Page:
Let’s take a look at a minimum set of software products you would need today to run a connected product, business or service.


Firmware is software that is uploaded and then runs on the hardware. It provides a low-level control for the device’s specific logic. Networks and connectivity are a part of firmware development and crucial for any IoT implementation.

Expertise required: embedded development: C, C++

When you work with electronics, firmware development is the key piece of software, and it is very beneficial to have your own engineering team working on it. Firmware development can be split into two parts: writing code that runs the business logic and controls the device’s electric circuit and code that manages the connectivity and data transfer to/from the cloud.

You would also need resources to test the firmware. Count in another QA specialist or trust your engineers. An important element to consider is integrating firmware over-the-air updates (OTA or FOTA) from the very beginning. It can mitigate a lot of issues but can also create a lot of trouble when executed poorly. 

FOTA technology allows manufacturers to remotely install new software, release patches and bug fixes, or update features and services after the device has been deployed to the jobsite, home, or office. FOTA involves recurring costs, mostly on the Cloud side. Often this functionality is covered by IoT platforms.  

As with any other software development, in a long-term perspective, expect fixing bugs, releasing new versions, dealing with memory leaks, providing technical support, etc. The major ongoing expenses you would face are human resources to perform all of these tasks.

Once your company collects enough data for analysis, another piece could become important: optimized ML models that can run on the device. For such development, you would need a data scientist familiar with embedded tech experience. 


Cloud is any service made available to users on-demand via the Internet from a cloud computing provider’s servers. The IoT servers have different purposes, like administration, monitoring, data gathering, and analysis.

Expertise required: Backend development based on a choice of technology, big data processing, DevOps (maintenance and support).  

You can develop your own server application or use services like AWS, Azure and build on top of that. If you decide to build your own backend, you would need highly skilled engineers with a deep understanding of the solution chosen and a support team to maintain the system once deployed.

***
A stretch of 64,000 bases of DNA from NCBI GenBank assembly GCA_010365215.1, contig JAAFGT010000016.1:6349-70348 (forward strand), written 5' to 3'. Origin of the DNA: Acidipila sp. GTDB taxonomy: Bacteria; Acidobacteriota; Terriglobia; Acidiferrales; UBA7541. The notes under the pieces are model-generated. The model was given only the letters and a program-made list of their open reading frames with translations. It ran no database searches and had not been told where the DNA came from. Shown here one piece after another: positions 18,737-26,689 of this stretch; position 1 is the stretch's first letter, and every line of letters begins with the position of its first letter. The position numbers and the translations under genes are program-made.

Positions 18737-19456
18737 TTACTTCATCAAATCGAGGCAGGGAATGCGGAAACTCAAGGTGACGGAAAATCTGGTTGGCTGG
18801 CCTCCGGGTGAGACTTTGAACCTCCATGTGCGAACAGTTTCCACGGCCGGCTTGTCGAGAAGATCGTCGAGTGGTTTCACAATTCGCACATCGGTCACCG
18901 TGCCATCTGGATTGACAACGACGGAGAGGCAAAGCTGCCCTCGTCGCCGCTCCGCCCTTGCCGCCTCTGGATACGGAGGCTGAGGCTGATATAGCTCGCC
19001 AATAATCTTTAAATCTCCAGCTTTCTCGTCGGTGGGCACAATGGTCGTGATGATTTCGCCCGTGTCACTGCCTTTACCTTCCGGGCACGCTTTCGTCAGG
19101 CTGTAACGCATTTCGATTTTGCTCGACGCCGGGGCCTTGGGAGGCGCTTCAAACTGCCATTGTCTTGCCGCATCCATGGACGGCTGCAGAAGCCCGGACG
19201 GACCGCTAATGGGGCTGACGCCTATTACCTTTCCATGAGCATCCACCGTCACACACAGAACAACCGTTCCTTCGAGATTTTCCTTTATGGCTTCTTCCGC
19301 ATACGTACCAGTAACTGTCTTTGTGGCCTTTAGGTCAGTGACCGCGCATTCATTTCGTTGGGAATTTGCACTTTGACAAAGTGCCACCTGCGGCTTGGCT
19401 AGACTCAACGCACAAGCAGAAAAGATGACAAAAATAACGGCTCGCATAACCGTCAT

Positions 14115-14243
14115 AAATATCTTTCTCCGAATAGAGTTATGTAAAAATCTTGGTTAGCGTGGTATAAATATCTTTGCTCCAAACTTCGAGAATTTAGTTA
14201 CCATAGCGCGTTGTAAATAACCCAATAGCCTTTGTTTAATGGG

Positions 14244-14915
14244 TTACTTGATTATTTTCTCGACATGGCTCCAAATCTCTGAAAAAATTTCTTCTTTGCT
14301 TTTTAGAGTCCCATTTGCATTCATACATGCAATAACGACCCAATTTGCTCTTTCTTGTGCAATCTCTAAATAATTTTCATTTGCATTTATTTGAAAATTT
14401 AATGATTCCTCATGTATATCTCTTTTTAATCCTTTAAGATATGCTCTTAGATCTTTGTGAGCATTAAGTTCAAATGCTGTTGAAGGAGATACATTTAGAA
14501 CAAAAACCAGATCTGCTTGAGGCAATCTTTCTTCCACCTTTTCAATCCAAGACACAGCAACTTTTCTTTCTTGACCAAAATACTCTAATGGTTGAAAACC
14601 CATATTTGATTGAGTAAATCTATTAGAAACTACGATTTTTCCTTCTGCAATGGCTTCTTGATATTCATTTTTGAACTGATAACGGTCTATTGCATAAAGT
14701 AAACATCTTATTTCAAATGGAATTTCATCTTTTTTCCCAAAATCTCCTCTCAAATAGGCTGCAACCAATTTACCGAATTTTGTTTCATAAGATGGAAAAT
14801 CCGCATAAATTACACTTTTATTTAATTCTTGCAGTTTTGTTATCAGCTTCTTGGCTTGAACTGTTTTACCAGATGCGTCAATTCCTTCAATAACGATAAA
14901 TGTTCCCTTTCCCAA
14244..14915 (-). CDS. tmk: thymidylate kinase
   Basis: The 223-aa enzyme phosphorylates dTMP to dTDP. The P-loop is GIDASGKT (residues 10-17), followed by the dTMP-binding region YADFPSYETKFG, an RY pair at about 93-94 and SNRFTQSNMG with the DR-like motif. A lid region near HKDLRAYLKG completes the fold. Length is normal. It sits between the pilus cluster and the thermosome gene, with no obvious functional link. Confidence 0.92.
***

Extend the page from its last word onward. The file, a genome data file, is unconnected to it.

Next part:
Count in at least one DevOps engineer to keep an eye on the system when in production.


Recurring costs, apart from salaries, are cloud hosting, domain names rent, SSL/tls certificates purchase and updates, storage, and backups.

Depending on whether you choose to develop your own backend or stick to a ready-to-use solution, the initial investment range will vary. However, running a cloud server will always involve recurring costs and will only increase once your business scales up.


Once the device is connected, in today’s reality, you would need a user interface to interact with the device or service, configure it, control and monitor remotely, visualize processes, etc. It can be a touch control, a mobile app, a web app, a voice app (e.g., Amazon Alexa skill), etc.

Working with deployed connected products usually requires two different apps: customer-facing applications and applications for internal company use (device management, analytics, device health tracking, data traffic). 

Expertise required: design thinking, product ideation, UX, visual design, mobile, and front-end development.

Application development ideally starts early when a company defines a business case, common use-cases, user experience, and product lifecycle in general. It’s an iterative process similar to any software development. Generally, it can be split into phases: requirements, UX (user experience) + visual design, web and mobile application development, delivery, support.

Note that a really high bar has been set for great user experience, design, and friendly apps during recent years. 

Any software development is an ongoing process. While your product is live, you will be facing bug fixing, optimization issues, support questions, redesign requests, new features development, etc.

Data Management and Maintenance costs

In this term, we have to separate the hosting and maintenance costs. The hosting cost is more affordable in the long run and helps to eliminate multiple risks compared to the cost of having a team maintain a cloud on their own.

Timeline and Budget

I’ve been working in software development for over 20 years, and I don’t believe that any high-quality software can be developed in less than 9 months. Add a time buffer for bug fixing, requirements, and documentation writing, and you get a 12 month period – a more realistic timeframe. If you disagree, I would love to hear your thoughts in the comments. 

Building IoT Software

As you can see, building your own IoT software from scratch is not a cheap endeavor, especially with a team based in the USA. If you have all of the right people on board and have a bulletproof ROI model for your IoT investment – go for it, build in-house. But if you are an OEM whose main focus remains on their core products and you care about optimizing costs and your time to market – then you are probably better off leveraging a solid IoT platform. Those folks have already spent those years (and in most cases, millions) building out the software you need and testing it out with real clients, in real-world conditions, with all of the priceless learnings that come with that.

Source www.iotforall.com

15 Tech pros on the best IoT applications on the market right now